3. A better place is waiting, even if we’re not perfect. I have always derived great comfort from Jesus’ conversation with the thief on the cross next to His. The nameless thief doesn’t renounce his former life or confess all of his sins (which may have been many); he just comments to Christ that while he (the thief) deserves what he’s getting, Jesus does not. And Jesus tells the thief the most reassuring thing in the world: “This day you shall be with me in paradise.” (Luke 23: 43) How’s that for forgiveness, for generosity, for compassion? There can be no greater thread of hope to cling to than those nine words. Sinner that I am, will God not show me the same regard? Will He not show us all the same regard?
  4. All we have to do is the hardest thing: Believe. When Jesus tells the parable of poor Lazarus (not to be confused with his friend, brother of Martha and Mary) and the rich man, He gives away a most telling clue. The rich man, having neglected to take care of poor Lazarus and having wasted his life on wine, women and song, is relegated to Hell. He attempts one last bid: “I beg of you, send him [Lazarus] to my father’s house, for I have five brothers. Let him testify to them so they will not also come into this place of torments.” (Luke 16: 27-28) But his bid is refused. Nobody gets warning. On the flip side, no one gets (debatable near-death experiences aside) absolute proof from the other side that the other side exists. We have to believe blindly, hope in darkness. That’s the conundrum. That’s what makes it so hard to be human. It is truly the work of a lifetime. But at least we have a role model.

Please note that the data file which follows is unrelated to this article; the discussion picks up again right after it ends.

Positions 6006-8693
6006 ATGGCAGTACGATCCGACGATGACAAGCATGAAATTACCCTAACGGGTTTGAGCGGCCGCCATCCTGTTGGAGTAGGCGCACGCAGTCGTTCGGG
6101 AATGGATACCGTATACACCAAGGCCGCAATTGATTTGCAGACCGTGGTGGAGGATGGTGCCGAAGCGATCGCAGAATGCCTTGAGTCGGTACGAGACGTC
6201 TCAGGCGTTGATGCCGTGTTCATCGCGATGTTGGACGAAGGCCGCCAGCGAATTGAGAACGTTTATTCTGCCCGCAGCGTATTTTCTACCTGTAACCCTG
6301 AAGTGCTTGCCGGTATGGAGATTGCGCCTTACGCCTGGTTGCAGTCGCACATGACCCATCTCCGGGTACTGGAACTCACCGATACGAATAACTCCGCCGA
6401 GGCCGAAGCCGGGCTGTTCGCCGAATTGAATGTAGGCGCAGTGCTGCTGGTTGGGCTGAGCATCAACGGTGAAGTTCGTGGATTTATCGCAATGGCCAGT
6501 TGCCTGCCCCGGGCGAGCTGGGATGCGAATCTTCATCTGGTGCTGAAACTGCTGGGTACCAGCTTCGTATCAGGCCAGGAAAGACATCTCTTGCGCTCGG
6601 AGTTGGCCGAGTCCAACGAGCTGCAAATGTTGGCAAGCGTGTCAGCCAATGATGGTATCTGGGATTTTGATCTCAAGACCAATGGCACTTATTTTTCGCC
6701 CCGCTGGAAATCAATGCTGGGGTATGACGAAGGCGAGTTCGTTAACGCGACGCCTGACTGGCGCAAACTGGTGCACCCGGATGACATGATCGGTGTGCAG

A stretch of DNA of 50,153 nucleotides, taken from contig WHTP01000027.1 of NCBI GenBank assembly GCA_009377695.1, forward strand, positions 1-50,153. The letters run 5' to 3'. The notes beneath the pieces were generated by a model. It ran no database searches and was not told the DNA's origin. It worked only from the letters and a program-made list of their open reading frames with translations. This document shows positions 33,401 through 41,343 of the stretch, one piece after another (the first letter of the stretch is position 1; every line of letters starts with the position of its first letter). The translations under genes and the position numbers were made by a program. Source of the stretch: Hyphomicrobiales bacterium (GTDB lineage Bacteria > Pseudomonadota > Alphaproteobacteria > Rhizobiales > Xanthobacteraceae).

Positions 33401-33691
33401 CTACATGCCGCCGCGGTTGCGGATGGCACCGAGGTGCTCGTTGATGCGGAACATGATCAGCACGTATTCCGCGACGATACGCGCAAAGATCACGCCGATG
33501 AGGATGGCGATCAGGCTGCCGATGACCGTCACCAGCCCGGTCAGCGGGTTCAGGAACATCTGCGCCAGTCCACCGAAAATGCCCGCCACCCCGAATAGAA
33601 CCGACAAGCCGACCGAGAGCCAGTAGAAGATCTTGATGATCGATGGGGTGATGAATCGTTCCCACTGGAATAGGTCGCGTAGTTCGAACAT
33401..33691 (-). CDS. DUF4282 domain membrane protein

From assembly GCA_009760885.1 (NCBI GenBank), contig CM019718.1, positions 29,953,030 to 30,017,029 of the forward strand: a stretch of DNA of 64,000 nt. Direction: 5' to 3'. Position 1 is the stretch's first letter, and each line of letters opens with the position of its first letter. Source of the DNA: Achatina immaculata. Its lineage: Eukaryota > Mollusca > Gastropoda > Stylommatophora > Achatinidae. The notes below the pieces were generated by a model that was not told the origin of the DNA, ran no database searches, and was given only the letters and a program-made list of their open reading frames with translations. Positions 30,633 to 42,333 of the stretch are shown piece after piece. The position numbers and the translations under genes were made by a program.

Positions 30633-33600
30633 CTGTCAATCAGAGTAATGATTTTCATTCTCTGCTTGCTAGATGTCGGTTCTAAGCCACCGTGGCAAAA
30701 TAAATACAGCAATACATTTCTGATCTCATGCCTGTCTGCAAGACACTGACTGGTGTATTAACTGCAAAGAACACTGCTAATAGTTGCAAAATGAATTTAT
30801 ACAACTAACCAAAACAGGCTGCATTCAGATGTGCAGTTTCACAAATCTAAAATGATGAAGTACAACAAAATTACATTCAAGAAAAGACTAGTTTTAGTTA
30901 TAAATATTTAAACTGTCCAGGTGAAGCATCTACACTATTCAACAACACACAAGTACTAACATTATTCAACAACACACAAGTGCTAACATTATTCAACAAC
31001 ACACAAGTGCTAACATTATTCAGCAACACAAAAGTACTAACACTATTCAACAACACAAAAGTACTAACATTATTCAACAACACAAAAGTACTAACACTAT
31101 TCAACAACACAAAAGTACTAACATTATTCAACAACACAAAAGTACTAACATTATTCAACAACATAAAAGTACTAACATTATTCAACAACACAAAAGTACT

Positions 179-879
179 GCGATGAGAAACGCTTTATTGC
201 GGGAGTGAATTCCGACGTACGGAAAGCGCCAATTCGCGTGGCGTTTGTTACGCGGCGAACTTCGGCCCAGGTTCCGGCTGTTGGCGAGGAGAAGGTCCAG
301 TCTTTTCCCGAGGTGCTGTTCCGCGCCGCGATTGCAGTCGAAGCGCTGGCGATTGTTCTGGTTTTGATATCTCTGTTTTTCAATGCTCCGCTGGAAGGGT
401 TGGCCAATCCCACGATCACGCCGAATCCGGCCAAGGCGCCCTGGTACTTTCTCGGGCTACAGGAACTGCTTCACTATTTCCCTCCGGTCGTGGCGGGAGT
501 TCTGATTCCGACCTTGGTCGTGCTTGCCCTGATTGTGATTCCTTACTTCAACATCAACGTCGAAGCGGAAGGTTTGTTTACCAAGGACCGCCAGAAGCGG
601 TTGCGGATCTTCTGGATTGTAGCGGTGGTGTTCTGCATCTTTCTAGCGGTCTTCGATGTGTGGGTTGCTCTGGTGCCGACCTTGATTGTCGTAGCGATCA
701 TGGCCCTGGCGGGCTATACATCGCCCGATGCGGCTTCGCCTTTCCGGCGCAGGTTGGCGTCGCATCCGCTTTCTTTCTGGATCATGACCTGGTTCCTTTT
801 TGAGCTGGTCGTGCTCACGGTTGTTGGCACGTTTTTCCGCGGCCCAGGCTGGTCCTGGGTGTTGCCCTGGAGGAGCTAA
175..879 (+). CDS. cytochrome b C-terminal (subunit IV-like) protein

“Always do the right thing.”

Up until the end of last year, I used this phrase almost every day to remind my son of what was important.

Then I did what I felt was the right thing, but it had repercussions that didn’t feel so right after all.

I found myself in a funk. One day, my son said to me, tactfully, “Ma, you’ve been telling me to let you know what’s on my mind instead of holding it in. I wanted to tell you… well, you’re all tense lately and it’s bringing me down.”

Surprised by his candor, I realized that he was right.

So when I noticed today that my son was down, I returned the favor of unvarnished honesty:

“Get your zhoozh back, honey. You’re bringing me down.”

So, really. How do you find your way out of a deep, dark funk?

Well, you learn how to “un-funk” yourself.

Do something to change the channel your mind is on. Get up and leave the room if this is where the funk began. Go out. Walk the dog. Listen to Brian Regan (a rare clean comic). Go to the bakery and ogle the cannolis.  Write a haiku. Watch Keyboard Cat.  Watch Nyan Cat. Watch Ella scat. 

It is possible to climb out of a funk, but it takes time. As of this year, I’ve officially retired the phrase, “Always do the right thing,” since “The right thing” is often subjective and elusive. Now when my son asks my opinion, I say, “It’s your world.” As in, I’m not going to tell you what to do. I’m going to remember that sometimes the best way to encourage someone you love is just to be there. Provide prayer and practical advice and leave it all in God’s hands.


Have a Mary Little Christmas